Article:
As CAAFlog notes below, the Court of Appeals for the Armed Forces today unanimously affirmed the convictions and sentence of LCDR Matthew Diaz, here. Diaz is the Navy judge advocate that mailed names of GTMO detainees to a human rights lawyer at the Center for Constitutional Rights (CCR) in a Valentine’s Day card in January 2005. Diaz was a recent recipient of the Ridenhour Truth Telling Prize based on the conduct that won him the conviction at issue in the appeal, a dismissal, and six months in the brig.
Judge Baker, writing for the Court, held that LCDR Diaz should have been allowed to put on evidence of his honorable motives in sending the detainee names to CCR to defend against the charge of Conduct Unbecoming an Officer. Though finding error in excluding evidence of his honorable motives, the Court also found that the military trial judge’s exclusion of the evidence was harmless because the officer’s “obligations to adhere to naval and presidential directives regarding the handling of classified information” trumped any duty he felt he had to reveal the names of GTMO detainees. The Court held that the Supreme Court’s decision in Rasul v. Bush, which LCDR Diaz cited as the source of his duty to reveal detainee names, was not intended to “supersede in some manner [LCDR Diaz’s] other legal and ethical obligations.”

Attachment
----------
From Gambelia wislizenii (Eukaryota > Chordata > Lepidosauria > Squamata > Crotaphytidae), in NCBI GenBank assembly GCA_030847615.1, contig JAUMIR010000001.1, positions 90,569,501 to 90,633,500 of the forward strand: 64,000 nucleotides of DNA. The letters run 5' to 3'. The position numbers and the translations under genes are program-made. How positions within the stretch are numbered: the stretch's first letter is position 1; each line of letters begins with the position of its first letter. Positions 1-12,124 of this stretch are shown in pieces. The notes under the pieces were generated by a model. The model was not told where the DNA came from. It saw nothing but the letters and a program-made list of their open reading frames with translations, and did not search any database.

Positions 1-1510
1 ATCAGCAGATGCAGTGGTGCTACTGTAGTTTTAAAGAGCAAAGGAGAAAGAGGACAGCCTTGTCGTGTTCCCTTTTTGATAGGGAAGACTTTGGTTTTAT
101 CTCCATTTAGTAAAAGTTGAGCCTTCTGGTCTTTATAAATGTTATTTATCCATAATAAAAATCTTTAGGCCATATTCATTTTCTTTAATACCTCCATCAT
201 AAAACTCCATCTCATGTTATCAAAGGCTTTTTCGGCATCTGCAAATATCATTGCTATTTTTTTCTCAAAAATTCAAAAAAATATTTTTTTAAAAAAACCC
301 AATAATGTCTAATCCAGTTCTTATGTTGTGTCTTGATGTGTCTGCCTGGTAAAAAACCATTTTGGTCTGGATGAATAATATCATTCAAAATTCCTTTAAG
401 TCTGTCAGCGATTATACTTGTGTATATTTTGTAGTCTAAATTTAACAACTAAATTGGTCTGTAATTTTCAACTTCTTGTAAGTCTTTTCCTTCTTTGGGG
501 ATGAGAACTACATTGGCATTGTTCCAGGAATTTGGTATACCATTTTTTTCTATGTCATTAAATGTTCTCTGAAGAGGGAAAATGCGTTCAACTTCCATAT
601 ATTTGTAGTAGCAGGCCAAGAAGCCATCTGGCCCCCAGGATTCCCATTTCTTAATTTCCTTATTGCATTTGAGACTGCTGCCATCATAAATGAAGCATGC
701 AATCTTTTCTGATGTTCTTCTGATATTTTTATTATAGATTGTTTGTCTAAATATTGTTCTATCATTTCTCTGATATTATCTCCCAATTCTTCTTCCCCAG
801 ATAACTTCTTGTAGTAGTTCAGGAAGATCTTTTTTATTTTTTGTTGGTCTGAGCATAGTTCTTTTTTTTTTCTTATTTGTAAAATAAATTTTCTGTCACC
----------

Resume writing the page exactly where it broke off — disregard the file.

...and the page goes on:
On the irregular plea issue the Court did not take long to find that a plea to conduct unbecoming an officer for releasing “government information not for release” was not the same as releasing “classified documents.” Thus, Judge Baker found that the military judge did not err in rejecting LCDR Diaz’s irregular plea.
The decision also rejected LCDR Diaz’s other argument which challenged the intent element of his conviction under the Espionage Act. In rejecting LCDR Diaz’s challenge to the intent element of his Espionage Act conviction, the Court credited the testimony of government witnesses that testified about the potential injury to the US posed by the information LCDR Diaz sent in the Valentine’s Day card. The Court also found that not only should LCDR Diaz have understood this potential injury, but that his surreptitious method of sending the names, placing them in a Valentine’s Day card, evidenced he likely did know the potential danger.
The issues, while fascinating for their political significance, are relatively run of the mill military justice issues–but between the snow storms and almost Malibu oral argument it was fun getting here.